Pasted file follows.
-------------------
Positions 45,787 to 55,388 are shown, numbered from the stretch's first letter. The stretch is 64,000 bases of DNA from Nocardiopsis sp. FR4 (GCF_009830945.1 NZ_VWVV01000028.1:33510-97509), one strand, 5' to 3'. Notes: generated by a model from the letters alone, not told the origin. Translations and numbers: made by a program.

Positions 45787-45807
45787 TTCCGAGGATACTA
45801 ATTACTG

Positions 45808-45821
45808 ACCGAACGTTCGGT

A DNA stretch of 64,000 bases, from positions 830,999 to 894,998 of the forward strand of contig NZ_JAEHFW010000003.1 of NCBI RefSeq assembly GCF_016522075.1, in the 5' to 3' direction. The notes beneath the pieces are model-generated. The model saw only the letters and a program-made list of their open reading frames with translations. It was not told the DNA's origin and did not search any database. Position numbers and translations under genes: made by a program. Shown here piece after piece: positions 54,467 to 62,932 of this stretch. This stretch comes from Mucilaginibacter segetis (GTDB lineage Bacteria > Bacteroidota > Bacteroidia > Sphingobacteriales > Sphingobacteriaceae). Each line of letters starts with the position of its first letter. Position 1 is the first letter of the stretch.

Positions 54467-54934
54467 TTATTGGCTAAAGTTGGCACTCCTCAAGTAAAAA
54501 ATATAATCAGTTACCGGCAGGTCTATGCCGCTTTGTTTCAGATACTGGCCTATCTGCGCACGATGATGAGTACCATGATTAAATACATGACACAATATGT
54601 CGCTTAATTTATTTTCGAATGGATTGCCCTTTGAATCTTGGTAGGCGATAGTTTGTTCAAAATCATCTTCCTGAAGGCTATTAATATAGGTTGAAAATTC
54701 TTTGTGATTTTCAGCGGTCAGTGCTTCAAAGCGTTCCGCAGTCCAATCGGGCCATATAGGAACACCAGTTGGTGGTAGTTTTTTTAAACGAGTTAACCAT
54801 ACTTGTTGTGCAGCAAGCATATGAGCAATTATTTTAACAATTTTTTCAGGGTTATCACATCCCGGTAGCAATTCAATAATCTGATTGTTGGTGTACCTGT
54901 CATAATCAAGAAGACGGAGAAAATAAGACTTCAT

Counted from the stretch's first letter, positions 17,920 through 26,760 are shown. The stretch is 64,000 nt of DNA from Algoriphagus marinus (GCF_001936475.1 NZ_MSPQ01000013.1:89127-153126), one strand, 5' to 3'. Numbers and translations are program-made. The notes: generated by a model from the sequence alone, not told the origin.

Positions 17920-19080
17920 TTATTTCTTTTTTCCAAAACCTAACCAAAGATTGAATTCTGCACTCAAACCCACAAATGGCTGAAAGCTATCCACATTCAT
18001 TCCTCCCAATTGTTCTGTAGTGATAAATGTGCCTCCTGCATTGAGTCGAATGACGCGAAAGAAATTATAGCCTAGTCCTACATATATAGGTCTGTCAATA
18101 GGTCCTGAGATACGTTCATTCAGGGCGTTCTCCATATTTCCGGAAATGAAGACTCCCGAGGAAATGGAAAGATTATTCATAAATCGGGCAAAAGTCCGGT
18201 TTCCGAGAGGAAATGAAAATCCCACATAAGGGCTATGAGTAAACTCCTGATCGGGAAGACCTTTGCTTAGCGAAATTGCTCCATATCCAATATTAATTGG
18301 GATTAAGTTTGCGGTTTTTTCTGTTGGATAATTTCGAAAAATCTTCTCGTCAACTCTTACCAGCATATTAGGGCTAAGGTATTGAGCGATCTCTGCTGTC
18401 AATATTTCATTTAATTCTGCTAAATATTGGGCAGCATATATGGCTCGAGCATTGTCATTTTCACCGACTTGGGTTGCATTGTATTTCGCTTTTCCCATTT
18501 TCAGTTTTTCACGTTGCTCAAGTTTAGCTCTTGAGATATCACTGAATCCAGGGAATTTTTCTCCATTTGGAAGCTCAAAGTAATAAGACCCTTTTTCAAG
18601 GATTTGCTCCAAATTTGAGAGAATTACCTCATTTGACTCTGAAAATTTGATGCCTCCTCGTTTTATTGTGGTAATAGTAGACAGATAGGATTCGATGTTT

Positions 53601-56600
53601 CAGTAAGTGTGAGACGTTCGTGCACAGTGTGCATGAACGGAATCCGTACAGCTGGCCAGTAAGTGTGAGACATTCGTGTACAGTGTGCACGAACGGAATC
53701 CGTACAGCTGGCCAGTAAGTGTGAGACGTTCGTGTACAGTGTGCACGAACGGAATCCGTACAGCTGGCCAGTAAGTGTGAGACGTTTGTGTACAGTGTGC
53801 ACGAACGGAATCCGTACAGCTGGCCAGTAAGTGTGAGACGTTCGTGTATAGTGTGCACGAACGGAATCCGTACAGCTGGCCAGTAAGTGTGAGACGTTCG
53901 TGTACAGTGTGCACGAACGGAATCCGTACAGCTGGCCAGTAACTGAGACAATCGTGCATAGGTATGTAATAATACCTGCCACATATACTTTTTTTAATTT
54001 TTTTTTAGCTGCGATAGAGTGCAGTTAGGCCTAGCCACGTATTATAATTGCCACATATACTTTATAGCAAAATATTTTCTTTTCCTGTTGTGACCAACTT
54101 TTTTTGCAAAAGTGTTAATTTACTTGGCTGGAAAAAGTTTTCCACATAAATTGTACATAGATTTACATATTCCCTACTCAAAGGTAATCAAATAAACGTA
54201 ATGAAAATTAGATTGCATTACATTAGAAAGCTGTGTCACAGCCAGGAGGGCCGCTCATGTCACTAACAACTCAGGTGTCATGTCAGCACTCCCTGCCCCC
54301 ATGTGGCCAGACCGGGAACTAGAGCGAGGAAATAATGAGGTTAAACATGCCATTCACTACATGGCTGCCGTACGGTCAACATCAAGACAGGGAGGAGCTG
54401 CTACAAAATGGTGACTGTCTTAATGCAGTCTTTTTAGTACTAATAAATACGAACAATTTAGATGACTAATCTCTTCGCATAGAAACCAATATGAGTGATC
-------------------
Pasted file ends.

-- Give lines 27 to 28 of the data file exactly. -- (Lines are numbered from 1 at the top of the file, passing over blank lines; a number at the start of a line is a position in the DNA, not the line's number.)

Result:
53701 CGTACAGCTGGCCAGTAAGTGTGAGACGTTCGTGTACAGTGTGCACGAACGGAATCCGTACAGCTGGCCAGTAAGTGTGAGACGTTTGTGTACAGTGTGC
53801 ACGAACGGAATCCGTACAGCTGGCCAGTAAGTGTGAGACGTTCGTGTATAGTGTGCACGAACGGAATCCGTACAGCTGGCCAGTAAGTGTGAGACGTTCG